My office has been moved into a corridor that is split between PhD students in my department, robotics graduate students, and an electron microscope. A few nights ago working late into the night a fellow PhD and I spied what we thought to be some sort of moving camera, box robot, scooting across the ceiling of a neighboring building.
On revisiting the issue we wondered aloud whether or not that odd, dark box was actually the ghost of Max Headroom, MTV's quasi-virtual creation, a supposedly artificially intelligent VJ, and main character of a series (similar gimmicks occurred throughout the 1980s where an artificially intelligent agent posited as the show's central protagonist is actually mostly a tool for human betterment in some way or a means of comic relief) as in below:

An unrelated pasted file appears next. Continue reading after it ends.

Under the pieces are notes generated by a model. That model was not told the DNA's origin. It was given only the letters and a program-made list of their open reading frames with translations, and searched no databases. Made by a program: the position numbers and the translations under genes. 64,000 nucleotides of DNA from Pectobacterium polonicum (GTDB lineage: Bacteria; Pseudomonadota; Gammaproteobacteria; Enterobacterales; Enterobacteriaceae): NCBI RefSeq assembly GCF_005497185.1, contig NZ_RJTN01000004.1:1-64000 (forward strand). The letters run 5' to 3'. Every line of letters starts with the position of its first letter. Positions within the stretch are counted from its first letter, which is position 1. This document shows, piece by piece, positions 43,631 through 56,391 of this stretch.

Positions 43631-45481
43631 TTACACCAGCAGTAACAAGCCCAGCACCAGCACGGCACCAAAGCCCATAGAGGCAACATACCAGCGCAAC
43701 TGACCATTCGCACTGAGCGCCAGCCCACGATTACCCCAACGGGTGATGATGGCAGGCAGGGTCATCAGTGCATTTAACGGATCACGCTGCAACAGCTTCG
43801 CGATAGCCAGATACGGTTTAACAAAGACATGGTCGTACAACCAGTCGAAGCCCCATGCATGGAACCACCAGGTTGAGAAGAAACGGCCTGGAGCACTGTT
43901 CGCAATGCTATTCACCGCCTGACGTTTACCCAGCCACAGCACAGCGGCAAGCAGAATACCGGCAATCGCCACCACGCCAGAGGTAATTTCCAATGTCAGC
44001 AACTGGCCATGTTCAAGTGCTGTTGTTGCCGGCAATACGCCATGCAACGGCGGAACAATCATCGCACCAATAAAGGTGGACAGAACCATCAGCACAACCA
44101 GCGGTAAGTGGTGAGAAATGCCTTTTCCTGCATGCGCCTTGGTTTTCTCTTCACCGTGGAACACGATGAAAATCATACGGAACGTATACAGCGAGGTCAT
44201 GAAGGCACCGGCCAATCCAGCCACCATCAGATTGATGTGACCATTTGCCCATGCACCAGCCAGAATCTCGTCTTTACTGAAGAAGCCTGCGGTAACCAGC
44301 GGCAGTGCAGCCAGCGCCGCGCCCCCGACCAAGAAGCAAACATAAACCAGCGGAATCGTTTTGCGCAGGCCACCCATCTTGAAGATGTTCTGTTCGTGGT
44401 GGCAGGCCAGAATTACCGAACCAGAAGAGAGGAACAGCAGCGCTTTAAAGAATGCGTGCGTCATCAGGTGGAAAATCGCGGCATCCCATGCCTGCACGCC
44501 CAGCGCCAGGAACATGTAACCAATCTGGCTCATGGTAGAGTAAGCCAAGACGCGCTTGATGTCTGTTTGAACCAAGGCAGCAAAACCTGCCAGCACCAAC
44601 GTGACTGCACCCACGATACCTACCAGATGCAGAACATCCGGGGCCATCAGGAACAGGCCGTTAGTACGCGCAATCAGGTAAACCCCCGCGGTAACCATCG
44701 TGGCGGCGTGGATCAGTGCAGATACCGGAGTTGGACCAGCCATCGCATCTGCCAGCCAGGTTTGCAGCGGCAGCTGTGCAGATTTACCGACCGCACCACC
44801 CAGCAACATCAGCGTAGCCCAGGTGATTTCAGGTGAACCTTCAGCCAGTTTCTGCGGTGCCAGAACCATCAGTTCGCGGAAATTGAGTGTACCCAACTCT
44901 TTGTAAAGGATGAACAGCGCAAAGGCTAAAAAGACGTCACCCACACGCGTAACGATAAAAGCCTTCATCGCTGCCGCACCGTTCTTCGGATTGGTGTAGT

Examples like this I think unmask internet ideologies that construe the web as a kind of place of play and free interaction by dating them, yoking them to history, and therefore underlining how the internet is not some universal expression of the essence of Modernity. At the same time the centrality of the glitch to Max Headroom's character highlight's a moment when machines were not self-effacing themselves as products of work (as in the iPod).